By Michael Washburn
August 28, 2011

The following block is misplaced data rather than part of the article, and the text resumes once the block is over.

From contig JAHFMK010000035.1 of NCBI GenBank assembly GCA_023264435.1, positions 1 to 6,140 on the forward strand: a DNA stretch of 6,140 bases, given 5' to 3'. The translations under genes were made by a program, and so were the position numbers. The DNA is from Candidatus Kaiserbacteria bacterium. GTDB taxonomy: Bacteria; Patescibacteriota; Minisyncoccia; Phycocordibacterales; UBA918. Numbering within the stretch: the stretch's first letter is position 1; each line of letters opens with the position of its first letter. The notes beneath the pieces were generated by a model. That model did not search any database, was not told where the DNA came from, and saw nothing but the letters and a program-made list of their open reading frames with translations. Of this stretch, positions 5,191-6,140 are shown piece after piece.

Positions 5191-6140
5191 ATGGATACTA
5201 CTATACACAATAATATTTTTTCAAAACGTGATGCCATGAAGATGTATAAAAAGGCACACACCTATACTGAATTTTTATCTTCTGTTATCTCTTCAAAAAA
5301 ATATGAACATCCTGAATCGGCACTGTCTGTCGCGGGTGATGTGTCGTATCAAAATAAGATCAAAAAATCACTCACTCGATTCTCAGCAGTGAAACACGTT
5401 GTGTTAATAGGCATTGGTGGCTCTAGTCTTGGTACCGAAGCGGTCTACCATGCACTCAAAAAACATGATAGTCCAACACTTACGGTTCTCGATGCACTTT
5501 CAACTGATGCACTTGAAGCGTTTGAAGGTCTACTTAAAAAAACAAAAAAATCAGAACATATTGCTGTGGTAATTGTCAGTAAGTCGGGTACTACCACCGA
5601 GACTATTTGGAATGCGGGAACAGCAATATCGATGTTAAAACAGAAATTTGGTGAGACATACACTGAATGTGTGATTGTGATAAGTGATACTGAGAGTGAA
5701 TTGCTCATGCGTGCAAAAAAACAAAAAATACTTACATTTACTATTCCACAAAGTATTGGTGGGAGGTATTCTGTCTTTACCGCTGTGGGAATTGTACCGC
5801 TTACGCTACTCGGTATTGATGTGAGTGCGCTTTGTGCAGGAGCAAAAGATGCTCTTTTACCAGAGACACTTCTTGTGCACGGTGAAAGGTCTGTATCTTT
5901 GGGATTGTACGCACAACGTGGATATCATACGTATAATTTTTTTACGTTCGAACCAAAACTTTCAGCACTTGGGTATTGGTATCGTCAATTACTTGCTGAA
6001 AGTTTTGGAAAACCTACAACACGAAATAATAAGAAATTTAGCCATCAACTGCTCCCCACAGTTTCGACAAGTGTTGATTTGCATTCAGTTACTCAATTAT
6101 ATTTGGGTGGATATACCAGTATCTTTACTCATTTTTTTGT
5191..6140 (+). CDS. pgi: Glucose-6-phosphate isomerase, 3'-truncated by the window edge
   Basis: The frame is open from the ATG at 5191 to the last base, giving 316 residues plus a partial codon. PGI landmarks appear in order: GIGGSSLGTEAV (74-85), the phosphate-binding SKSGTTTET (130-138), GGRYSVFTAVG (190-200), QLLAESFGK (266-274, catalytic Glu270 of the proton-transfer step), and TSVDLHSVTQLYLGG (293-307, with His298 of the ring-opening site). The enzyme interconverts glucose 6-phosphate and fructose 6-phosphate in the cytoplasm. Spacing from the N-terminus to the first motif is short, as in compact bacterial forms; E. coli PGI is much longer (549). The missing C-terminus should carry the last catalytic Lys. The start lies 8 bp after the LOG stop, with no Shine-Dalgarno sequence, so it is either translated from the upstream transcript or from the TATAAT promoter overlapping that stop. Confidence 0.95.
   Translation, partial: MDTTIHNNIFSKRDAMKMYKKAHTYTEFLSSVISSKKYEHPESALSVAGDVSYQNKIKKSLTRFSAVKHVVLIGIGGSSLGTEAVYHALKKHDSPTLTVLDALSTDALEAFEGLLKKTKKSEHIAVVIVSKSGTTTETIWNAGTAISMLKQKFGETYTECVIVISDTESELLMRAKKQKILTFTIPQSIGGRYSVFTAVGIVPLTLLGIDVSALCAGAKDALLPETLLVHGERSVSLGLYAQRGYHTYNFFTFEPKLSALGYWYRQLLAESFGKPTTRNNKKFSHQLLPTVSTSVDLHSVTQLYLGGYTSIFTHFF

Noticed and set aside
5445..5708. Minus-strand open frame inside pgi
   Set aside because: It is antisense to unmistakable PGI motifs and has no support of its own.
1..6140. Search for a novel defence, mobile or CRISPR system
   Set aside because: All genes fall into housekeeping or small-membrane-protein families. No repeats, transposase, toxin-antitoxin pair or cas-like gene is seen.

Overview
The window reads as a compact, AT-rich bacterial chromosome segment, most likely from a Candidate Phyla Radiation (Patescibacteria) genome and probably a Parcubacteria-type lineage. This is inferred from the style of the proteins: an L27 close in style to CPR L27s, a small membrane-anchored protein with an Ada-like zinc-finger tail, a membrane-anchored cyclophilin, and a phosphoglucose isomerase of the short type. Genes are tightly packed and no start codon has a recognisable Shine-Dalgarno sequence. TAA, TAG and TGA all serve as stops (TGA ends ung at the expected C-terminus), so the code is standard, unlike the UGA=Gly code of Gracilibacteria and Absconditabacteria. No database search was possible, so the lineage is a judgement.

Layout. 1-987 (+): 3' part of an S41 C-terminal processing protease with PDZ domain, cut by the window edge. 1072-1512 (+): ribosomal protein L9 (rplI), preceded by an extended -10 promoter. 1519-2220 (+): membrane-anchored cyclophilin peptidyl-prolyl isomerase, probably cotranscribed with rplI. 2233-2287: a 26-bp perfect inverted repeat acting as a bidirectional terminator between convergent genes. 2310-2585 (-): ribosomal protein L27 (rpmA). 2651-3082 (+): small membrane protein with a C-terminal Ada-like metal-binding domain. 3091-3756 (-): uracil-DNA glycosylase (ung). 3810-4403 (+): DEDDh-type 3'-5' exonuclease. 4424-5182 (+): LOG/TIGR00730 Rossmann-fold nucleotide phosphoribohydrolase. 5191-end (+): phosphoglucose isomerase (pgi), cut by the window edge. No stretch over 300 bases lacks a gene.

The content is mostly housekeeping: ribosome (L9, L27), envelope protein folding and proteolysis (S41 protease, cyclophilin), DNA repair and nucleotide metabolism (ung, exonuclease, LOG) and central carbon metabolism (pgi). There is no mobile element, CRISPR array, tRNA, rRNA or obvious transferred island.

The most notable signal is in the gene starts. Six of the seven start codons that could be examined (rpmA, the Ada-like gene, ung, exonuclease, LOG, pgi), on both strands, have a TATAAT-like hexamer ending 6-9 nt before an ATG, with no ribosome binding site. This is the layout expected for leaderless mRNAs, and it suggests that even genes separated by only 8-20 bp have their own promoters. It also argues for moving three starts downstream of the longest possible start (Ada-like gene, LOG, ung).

Susan Sontag famously wrote that intelligence was “really just a kind of taste: taste in ideas.’’ Over the past decade, Christopher Hitchens has proven Sontag’s pithy bit of pretension true, though not in ways she would have foreseen. Pundits typically achieve notoriety precisely because they promote the prevailing prejudices of either the right or the left. Hitchens, one time Fleet Street rabble-rouser and rhetorical pugilist of the left, turned against his former fellow travelers. Hitchens vocally supported the Iraq invasion and has renounced many of his former lefty precepts in favor of a set of hawkish foreign policy positions. On the left he’s considered a neo-imperialist apologist for the Bush administration. The right doesn’t want him either. His undeniable intelligence seems tasteless to many; his devaluation shows that, for some, intelligence is really just taste in ideology. Sadly, this debate over his perceived political apostasy may be his legacy.